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Prodeinotherium 2

Cladus: Eukaryota
Supergroup: Opisthokonta
Regnum: Animalia
Subregnum: Eumetazoa
Cladus: Bilateria
Cladus: Nephrozoa
Cladus: Deuterostomia
Phylum: Chordata
Subphylum: Vertebrata
Infraphylum: Gnathostomata
Superclassis: Tetrapoda
Classis: Mammalia
Subclassis: Theria
Infraclassis: Placentalia
Superordo: Afrotheria
Cladus: Paenungulata
Ordo: Proboscidea
Familia: †Deinotheriidae
Subfamilia: Deinotheriinae
Genus: Prodeinotherium
Species: P. bavaricum - P. hobleyi - P. orlovii - P. pentapotamiae


Prodeinotherium Ehik, 1930

Prodeinotherium (pro - "before" "terrible beast") is an early representative of the family Deinotheriidae, that lived in Africa, Europe, and Asia in the early and middle Miocene. It was the size of a small elephant, about 9 feet at the shoulders, but differed from elephants in possessing a pair of downward curving tusks on the lower jaw. In appearance and many characters it was like Deinotherium (with which it is placed in the subfamily, Deinotheriinae (Sanders et al. 2004), but differed in being of smaller size, having shorter forelimbs, and also in various details in the shape and form of the teeth.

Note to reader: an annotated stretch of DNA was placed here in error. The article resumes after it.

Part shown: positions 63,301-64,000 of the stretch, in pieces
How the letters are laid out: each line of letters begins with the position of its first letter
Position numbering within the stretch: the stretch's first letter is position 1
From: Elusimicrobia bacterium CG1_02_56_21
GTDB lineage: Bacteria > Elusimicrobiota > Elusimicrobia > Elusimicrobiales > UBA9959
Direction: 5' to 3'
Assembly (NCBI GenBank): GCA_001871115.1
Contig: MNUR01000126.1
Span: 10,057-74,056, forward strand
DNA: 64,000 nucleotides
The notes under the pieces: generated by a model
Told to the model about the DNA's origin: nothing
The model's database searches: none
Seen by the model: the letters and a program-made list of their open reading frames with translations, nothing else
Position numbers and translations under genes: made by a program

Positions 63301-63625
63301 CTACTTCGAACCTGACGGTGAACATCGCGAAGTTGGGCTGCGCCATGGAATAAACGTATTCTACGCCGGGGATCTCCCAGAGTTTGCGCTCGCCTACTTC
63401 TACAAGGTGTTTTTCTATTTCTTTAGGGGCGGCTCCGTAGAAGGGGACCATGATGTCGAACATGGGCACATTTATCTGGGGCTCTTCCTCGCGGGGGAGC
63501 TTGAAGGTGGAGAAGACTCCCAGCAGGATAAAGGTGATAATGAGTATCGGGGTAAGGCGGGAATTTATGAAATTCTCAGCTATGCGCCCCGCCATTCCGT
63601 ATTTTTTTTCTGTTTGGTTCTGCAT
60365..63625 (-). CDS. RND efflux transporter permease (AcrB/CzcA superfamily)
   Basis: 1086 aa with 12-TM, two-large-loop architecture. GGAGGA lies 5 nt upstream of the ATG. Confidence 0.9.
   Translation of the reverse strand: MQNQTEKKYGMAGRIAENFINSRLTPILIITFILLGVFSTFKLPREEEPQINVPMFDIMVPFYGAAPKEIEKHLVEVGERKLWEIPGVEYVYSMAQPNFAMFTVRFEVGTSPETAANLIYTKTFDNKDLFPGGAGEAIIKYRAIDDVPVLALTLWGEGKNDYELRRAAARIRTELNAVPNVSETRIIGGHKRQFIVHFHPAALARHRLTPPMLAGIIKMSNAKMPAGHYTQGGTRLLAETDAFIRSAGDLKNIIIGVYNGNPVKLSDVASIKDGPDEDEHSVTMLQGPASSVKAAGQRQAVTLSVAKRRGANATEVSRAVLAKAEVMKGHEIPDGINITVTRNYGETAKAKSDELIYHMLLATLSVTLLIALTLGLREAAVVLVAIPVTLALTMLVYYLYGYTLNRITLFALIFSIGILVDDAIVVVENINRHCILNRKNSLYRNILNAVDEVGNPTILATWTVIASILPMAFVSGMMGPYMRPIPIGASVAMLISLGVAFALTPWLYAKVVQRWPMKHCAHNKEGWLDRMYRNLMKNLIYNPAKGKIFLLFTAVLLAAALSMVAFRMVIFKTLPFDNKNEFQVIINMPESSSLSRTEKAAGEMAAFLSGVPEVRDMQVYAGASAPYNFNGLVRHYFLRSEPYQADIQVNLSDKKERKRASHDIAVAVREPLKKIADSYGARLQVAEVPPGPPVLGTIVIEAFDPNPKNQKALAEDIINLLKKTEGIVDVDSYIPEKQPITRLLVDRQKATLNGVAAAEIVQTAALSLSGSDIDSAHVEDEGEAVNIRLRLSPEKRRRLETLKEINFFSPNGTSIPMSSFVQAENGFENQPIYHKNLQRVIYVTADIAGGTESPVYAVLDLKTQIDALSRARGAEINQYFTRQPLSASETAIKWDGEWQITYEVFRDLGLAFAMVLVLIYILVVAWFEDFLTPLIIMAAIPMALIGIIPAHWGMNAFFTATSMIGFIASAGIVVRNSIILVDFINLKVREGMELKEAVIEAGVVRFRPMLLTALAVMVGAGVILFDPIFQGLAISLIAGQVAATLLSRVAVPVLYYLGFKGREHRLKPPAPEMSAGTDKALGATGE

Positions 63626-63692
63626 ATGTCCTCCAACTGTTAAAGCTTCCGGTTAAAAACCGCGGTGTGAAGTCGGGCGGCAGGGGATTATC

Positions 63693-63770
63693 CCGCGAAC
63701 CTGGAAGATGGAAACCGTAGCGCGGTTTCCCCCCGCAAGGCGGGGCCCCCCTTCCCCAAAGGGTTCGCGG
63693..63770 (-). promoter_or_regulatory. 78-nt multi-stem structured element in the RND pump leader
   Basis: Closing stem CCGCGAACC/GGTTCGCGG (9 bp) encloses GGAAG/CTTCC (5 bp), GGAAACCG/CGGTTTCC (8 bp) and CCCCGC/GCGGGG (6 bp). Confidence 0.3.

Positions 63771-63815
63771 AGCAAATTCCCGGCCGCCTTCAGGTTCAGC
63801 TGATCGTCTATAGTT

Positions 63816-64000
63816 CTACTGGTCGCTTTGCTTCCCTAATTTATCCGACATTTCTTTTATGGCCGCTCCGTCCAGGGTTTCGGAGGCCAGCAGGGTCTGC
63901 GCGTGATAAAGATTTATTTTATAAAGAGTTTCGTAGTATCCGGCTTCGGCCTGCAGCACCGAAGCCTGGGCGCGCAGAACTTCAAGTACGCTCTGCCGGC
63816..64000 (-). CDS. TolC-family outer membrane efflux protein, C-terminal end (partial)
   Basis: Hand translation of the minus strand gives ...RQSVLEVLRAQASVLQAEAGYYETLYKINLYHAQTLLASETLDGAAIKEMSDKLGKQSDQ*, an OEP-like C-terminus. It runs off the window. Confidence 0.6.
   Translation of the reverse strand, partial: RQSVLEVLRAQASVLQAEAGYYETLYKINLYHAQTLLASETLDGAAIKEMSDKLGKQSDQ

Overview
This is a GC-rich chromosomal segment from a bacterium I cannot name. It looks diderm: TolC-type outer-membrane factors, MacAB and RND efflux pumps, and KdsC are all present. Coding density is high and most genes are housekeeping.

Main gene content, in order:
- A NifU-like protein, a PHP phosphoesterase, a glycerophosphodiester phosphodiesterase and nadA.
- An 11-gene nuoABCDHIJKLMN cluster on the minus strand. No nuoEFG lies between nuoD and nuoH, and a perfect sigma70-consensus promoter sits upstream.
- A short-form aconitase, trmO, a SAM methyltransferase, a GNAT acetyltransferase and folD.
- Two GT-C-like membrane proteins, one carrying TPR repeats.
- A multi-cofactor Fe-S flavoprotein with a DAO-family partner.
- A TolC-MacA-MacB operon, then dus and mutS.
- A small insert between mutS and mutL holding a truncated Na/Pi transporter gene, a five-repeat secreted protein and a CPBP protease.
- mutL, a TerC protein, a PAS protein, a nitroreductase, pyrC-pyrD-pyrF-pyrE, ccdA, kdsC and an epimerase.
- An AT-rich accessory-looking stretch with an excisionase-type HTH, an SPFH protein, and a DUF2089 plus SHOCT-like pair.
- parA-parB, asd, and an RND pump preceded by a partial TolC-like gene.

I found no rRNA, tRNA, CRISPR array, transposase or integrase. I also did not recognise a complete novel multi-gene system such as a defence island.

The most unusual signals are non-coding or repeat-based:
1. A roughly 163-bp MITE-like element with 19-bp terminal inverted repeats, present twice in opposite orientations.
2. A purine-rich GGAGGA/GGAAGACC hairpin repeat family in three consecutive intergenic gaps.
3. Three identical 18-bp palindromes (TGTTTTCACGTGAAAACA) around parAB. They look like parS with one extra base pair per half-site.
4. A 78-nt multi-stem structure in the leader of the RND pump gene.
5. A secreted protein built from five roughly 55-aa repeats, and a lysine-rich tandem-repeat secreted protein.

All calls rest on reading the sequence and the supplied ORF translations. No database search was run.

The earliest species to appear is Prodeinotherium hobleyi, known from the Early Miocene of Kenya and Uganda (about 18 to 20 million years old). A molar of a small prodeinothere from Eritrea may also belong to this species and be of the same age.
Alternate view of skeleton

Prodeinotherium was larger and more specialised than its Oligocene predecessor Chilgatherium. It flourished for several millions of years, before being suddenly replaced in the middle Miocene by the much larger Deinotherium.


Harris, J.M. (1978) Deinotherioidea and Barytherioidea. 315-332, in Maglio, V. J. & Cooke, H. B. S., (eds.) 1978: Evolution of African mammals, Harvard University Press, Cambridge & London
Sanders, W.J., 2003, chap 10, Proboscidea, in Mikael Fortelius (ed) Geology and paleontology of the Miocene Sinap Formation, Turkey, Columbia University Press, New York
Sanders, W. J., Kappelman, J. & Rasmussen, D. T., 2004: New large-bodied mammals from the late Oligocene site of Chilga, Ethiopia. Acta Palaeontologica Polonica Vol. 49, no.3, pp. 365–392 pdf

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